(Pharmacist holding a box of Ozempic, Photo by Chemist4U, CC BY-SA 2.0 DEED)

On that last point, researchers discovered that in larger quantities (more than double the maintenance levels for diabetes treatment) it can actually act as an appetite suppressor and, in conjunction with diet and exercise, can be used for long-term weight management. In June 2021, the FDA approved semaglutide injections for chronic weight management in adults with obesity or overweight with at least one co-morbidity (i.e. something else potentially life threatening) - sold under the brand name Wegovy.

The global average levels of obesity are 21.8% of a country's population. A UK government health survey estimated that almost 26% of adults in England are obese compared with the European average of 23%. Other countries obesity rates according to Wisevoter are around 38% in the US, 7.4% in China and 4.6% in India.

Obesity is one side of malnutrition and normally defined as excessive fat accumulation presenting a risk to health. A Body Mass Index (BMI) of more than 30 is considered obese. Measurement of obesity is problematic as traditional measures such as BMI are too simplistic, but other measures including fat measurement or simple waist-to-height ratio are also used.

The WHO estimates that more people are obese than underweight in every region except sub-Saharan Africa and Asia. Significantly the problem is on the rise in low- and middle-income countries, particularly in towns and cities. This can be exacerbated as these countries may not have the same access to healthcare.

So if we now can use semaglutide to reduce obesity then we should right?

Well... there's a problem.

Semaglutide / Ozempic is in short supply as those with the means are buying up the drug as a quick fix to weight loss in general (not necessarily when obese), leaving type 2 diabetes sufferers short. Now there is a nuance of course.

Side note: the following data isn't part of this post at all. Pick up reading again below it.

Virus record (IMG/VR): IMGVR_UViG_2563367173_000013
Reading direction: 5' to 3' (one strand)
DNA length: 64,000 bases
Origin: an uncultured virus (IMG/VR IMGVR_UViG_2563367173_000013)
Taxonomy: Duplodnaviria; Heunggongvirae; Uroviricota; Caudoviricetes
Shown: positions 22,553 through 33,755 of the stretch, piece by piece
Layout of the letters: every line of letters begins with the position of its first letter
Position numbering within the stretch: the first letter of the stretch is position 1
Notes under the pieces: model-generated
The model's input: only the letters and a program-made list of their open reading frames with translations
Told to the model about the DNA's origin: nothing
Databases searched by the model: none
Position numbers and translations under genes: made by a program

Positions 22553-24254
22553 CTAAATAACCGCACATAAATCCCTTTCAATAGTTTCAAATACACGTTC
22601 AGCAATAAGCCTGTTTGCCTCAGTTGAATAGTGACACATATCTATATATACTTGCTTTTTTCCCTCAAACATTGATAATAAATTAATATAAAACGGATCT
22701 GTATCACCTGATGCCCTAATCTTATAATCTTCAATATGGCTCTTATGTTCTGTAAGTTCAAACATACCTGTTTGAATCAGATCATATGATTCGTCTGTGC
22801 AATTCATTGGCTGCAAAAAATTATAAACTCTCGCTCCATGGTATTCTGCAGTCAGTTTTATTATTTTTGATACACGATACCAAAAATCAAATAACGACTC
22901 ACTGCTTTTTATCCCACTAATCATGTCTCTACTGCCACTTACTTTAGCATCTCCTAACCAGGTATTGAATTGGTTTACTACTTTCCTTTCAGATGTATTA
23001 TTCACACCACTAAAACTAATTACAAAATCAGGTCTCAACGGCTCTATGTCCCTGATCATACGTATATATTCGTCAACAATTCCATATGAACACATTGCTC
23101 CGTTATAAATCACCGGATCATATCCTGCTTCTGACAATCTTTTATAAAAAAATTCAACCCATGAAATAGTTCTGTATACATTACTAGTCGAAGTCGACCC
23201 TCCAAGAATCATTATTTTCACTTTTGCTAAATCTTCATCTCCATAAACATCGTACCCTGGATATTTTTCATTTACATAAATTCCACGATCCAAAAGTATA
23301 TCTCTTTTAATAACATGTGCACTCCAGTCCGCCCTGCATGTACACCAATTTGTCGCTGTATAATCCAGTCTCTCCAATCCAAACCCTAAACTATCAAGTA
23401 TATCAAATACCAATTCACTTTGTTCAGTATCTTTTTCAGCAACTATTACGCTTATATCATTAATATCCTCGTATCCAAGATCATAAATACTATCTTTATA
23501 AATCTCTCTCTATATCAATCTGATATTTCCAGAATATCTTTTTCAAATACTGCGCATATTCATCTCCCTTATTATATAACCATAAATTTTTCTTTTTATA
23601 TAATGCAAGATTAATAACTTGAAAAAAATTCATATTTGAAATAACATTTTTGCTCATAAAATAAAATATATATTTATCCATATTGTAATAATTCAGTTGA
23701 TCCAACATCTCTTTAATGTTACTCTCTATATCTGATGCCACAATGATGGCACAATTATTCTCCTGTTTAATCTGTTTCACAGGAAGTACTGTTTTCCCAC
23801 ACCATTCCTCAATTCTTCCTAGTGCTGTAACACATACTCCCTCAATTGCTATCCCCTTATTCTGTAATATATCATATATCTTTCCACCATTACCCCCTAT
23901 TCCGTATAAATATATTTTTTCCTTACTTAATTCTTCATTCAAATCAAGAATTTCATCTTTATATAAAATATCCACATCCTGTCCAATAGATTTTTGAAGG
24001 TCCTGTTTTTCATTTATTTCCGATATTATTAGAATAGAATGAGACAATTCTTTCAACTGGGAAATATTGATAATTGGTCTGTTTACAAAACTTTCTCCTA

Obesity is widely recognised as a major risk factor for the development of type 2 diabetes as excess body fat, particularly around the abdominal area, can lead to insulin resistance. And there are significant health risks with being obese in addition to diabetes: Cardiovascular disease, cancerdementiapsychological distress and infertility.

So the nuance here is that in treating obesity more generally we will also be contributing to the treatment of diabetes - and other important ailments.

Bottom line though, deliverable semaglutide is scarce or at least not available for every possible use all at once and so prioritisation on medical grounds and most likely predominately to type 2 sufferers should be necessary.

Fertiliser, transport and hydrogen

Hydrogen is an important element that is used by humanity for a number of things critical for sustaining our way of life. You often hear about the 'hydrogen economy' as an important pillar for the sustainability transitions. We have written before about our concerns about that terminology - it's starting point is the supply-side! You can read that here 👇🏾

Choose your words with care
Our choice of language can have important implications for how we think, react and problem solve. This crosses all disciplines from science, sociology, law, and pointedly, sustainability.